Healthcare data inevitably varies between systems. You should plan for this variability prior to implementing with Redox. Here are some general things to think through to manage data variability.
First, your system needs to manage several identifier types to effectively exchange data. Identifiers help your system understand where data is coming from and whom it concerns.
Just like a physical package has two addresses, any request you initiate must include an identifier for who's sending the data and who's receiving or processing the data. In more technical terms, a request must include an identifier for the API key you're using to authenticate your system and another identifier for the intended endpoint.
Redox uses these identifiers to appropriately route the data to the correct location. Your system must also know which API keys to expect to see (from your integrated systems) and endpoint identifiers (to send to your integrated systems).
But remember that you–or your connection–may use multiple API keys and endpoints for your system. Each API key must have a unique identifier and each endpoint must also have a unique identifier. You must manage all the relevant identifiers for the API keys and endpoints that you plan to use. Learn about API keys and endpoints.
Each patient should have a unique identifier. However, there are several types of patient identifiers. A popular "master" patient identifier is the Medical Record Number (MRN), but not all healthcare organizations use the MRN in the same way. Essentially, every healthcare organization has a unique way to identify the patients within their system.
To accommodate differing patient identifiers, we recommend that your system be designed to handle multiple patient identifier types and values per connection. This is especially important when your connection has multiple systems that all use different identifiers, or your connection is a large network of providers (e.g., the Carequality Interoperability Framework).
During your implementation process, we recommend establishing which specific identifier types your system needs to support for each connection. This way, you can easily work with whichever identifier types you receive from your connection.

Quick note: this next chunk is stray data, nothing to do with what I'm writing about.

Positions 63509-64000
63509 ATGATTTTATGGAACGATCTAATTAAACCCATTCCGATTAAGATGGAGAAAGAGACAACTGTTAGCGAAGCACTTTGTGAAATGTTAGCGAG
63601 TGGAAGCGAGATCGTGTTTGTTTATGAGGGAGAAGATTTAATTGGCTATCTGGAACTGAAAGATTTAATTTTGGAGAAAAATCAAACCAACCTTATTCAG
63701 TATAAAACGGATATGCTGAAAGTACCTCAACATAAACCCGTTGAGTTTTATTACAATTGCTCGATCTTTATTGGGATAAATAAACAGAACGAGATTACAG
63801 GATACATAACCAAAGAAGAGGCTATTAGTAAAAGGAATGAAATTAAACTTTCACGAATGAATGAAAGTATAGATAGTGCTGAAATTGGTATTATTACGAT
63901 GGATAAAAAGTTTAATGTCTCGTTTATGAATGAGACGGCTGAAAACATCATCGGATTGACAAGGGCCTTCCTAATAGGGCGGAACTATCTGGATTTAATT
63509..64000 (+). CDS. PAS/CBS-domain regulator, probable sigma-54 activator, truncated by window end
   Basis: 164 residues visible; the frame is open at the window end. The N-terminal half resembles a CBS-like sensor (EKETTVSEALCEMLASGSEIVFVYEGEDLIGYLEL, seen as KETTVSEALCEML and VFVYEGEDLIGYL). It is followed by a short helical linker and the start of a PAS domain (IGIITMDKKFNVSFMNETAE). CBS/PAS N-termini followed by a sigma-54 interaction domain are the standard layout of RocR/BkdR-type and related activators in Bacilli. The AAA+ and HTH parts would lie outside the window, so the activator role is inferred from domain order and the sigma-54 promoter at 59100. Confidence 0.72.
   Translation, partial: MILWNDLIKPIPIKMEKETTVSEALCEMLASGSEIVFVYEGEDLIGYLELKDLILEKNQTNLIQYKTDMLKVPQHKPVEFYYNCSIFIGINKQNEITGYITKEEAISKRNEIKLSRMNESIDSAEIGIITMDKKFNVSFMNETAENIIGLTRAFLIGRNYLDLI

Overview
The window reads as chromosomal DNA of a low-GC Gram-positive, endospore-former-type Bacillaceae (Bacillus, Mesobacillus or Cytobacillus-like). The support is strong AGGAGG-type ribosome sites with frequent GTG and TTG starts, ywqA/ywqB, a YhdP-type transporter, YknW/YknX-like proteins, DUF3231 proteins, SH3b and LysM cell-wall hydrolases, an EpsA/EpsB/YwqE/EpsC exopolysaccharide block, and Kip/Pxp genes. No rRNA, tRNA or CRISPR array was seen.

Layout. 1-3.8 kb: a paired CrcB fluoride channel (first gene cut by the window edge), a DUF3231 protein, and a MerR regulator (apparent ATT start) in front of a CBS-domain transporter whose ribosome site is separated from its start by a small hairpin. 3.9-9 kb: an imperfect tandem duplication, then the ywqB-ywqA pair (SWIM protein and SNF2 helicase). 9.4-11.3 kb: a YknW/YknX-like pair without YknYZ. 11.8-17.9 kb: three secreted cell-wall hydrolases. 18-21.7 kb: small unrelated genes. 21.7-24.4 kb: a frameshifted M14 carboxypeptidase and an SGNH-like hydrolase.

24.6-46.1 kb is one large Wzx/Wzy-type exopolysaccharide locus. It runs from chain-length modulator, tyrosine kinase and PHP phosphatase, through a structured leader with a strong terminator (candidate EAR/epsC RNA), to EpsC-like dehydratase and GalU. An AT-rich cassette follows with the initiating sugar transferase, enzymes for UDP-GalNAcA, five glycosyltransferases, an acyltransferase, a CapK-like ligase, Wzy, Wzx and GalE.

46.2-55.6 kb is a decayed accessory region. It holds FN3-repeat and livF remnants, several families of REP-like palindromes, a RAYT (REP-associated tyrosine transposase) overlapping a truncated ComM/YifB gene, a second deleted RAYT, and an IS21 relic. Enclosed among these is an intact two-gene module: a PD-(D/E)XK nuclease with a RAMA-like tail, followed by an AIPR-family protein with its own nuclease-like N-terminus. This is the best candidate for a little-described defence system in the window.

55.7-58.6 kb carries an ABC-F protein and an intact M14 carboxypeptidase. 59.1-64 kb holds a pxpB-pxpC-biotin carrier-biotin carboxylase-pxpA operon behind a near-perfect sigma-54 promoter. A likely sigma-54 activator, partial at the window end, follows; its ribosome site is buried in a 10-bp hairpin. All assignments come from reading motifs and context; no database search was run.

If you only plan to accommodate one type of patient identifier, you run the risk of mismatching patients or not being able to appropriately locate or write back data for the correct patient in your connection's system.
To refer to a specific patient visit or case, you must also manage visit identifiers or case identifiers. Unlike patient identifiers, visit identifiers won’t be sent with an associated ID type. Instead, you have to know which field should contain the visit or case identifier.
In data models, the visit identifier is located in the Visit.VisitNumber field. Or in the SurgicalScheduling model, the case identifier is located in the SurgicalCase.Number field.
Just like a patient should have a unique identifier, so should an individual provider or clinician. The two main types of provider identifiers you can expect to encounter are the National Prescriber ID (NPI) and organization-specific IDs.
NPI is a nationally unique identifier assigned to providers whereas an organization-specific ID specifies a provider within that given organization. If your system needs to track provider identity, we recommend establishing which provider identifier type to expect from your connection during your implementation process. This way, you can easily work with whichever identifier types you receive from your connection.
Due to government regulations, it’s likely that most healthcare organizations have already implemented a number of codesets, such as ICD-10 and LOINC codes. However, there isn’t always a perfect mapping alignment between codesets.
If you're interested in normalizing coded values, talk to a Redoxer about your specific use case.